I have always liked to express myself through writing, fine arts, and Music. This propensity is next followed by my passion for public speaking. In the early 2000’s I was writing on anything that could take a scribble. From Restaurant napkins to grocery store receipts, I wrote on the inspiration of every moment.
One day, in the middle of my muse experience, I decided to pool my scribbling together and begin the step toward publishing a book. I did not start the scribbling project with a plan to publish, but it led to a published book after 2 years. (Ogunsakin, 2007).
The shift from casual scribble to conscientious editing (self-edited) happened without a formal plan, and can be described as ‘scope creep’. Scope creep is a term used in project management, where the initial boundaries of the original project change or are adjusted in the light of ensuing circumstances.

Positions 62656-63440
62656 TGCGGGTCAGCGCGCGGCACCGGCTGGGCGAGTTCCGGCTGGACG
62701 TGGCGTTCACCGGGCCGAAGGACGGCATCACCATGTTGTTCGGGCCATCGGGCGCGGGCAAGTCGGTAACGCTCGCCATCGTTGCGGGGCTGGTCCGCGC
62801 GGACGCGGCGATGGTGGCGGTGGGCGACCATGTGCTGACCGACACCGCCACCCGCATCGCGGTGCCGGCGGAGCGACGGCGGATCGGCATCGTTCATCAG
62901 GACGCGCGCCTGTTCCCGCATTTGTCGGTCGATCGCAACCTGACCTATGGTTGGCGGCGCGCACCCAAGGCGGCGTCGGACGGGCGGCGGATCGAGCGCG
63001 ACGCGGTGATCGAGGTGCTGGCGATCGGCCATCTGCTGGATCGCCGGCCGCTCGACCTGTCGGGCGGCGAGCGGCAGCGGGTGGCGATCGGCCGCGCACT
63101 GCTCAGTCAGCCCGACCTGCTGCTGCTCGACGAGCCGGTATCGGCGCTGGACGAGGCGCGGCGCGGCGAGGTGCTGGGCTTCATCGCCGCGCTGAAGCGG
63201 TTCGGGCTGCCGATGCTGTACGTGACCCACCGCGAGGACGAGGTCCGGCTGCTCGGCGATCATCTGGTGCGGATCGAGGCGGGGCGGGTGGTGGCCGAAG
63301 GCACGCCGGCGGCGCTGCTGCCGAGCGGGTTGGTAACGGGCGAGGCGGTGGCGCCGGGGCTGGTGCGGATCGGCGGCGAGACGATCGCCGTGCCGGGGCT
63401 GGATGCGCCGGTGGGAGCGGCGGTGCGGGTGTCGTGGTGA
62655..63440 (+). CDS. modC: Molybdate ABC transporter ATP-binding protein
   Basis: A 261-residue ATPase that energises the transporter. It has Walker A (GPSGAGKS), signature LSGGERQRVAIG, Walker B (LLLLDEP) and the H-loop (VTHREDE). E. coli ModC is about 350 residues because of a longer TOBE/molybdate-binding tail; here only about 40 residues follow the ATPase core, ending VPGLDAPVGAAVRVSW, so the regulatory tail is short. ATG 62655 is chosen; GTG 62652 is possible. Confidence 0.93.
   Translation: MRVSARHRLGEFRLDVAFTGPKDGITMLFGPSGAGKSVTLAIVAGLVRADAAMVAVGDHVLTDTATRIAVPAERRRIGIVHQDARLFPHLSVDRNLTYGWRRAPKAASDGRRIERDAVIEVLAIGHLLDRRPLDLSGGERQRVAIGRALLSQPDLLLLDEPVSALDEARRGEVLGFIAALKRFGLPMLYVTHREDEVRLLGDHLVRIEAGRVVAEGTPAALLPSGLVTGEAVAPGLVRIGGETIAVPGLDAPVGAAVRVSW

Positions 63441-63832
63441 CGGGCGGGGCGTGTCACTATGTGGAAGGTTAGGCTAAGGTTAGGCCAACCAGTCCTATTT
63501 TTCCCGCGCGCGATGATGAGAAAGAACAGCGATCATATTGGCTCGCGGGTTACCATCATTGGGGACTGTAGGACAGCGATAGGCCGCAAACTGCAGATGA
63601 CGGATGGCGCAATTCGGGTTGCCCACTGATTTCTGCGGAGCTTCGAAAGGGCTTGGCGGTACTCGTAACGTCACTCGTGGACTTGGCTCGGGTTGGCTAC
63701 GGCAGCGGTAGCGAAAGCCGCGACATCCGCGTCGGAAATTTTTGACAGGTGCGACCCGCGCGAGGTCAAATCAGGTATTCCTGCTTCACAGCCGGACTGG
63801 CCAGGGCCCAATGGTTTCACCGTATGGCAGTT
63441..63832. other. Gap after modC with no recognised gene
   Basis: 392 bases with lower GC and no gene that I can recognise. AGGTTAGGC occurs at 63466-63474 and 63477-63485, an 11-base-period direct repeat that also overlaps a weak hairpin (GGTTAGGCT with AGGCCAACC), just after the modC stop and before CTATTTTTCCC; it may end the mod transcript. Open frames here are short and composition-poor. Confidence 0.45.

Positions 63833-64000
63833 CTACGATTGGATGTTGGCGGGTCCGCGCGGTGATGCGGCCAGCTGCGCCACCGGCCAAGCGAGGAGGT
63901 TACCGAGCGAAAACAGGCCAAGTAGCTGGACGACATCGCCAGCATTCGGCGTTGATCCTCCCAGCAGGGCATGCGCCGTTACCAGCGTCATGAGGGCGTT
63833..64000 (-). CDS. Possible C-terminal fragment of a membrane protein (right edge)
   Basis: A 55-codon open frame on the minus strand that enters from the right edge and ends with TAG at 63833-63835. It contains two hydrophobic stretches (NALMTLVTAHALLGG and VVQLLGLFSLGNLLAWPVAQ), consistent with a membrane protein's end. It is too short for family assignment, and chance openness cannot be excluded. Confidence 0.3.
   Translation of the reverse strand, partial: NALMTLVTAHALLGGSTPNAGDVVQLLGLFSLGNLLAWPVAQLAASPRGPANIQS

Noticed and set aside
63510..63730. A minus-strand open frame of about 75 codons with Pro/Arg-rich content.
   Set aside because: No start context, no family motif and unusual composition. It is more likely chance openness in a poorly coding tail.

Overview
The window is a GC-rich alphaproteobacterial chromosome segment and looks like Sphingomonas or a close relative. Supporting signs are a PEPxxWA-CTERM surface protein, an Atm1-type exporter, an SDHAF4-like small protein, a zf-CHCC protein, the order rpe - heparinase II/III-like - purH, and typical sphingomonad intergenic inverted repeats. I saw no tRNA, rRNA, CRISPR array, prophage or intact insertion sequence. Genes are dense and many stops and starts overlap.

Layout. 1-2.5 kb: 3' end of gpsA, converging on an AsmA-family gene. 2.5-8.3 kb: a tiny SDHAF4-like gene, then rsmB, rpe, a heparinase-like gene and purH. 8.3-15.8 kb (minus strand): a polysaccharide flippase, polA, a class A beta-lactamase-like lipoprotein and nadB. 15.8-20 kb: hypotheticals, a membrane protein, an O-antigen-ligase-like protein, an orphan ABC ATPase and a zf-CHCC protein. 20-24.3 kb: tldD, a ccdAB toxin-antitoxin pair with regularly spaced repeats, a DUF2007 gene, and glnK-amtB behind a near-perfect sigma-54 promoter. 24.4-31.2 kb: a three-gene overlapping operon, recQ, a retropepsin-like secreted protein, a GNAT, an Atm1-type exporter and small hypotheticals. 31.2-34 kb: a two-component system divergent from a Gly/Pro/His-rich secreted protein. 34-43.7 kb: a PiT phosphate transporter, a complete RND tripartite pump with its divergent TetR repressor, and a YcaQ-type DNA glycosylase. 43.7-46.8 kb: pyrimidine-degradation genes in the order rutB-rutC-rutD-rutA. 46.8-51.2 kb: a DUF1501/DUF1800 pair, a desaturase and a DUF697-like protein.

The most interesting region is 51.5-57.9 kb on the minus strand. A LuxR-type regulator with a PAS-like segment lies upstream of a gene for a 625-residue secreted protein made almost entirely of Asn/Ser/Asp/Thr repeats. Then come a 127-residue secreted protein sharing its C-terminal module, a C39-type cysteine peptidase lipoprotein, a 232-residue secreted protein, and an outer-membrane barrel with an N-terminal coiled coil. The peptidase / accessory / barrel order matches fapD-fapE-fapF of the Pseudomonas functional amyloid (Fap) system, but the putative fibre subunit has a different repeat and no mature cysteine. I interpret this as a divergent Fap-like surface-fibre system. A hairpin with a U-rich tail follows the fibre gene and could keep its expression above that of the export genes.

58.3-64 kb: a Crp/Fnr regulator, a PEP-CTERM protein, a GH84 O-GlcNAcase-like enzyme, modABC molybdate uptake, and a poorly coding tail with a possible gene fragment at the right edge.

According to Techopedia, an online resource providing Insight and inspiration for IT professionals:
Scope creep refers to a project that has seen its original goals expand while it’s in progress. As the term suggests, scope creep is a subtle process that starts with small adjustments and ends up resulting in projects that take far longer to complete or even fail before they are finished. Even if the project is completed, scope creep can result in final deliverables that look nothing like what was originally envisioned.
How did I deal with this issue?
- By keeping track of changes through backed-up computer files
- By cultivating a higher degree of patience
- By seeking help from others who had done some work in this area.
With the benefit of hindsight, now I would approach matters a bit differently, by planning my scope and timelines clearly, prior to project commencement.
Ogunsakin, T. (2007). A Bright New Day. Xulon Press. ISBN: 9781602664692 Accessible at https://g.co/kgs/9nBwyf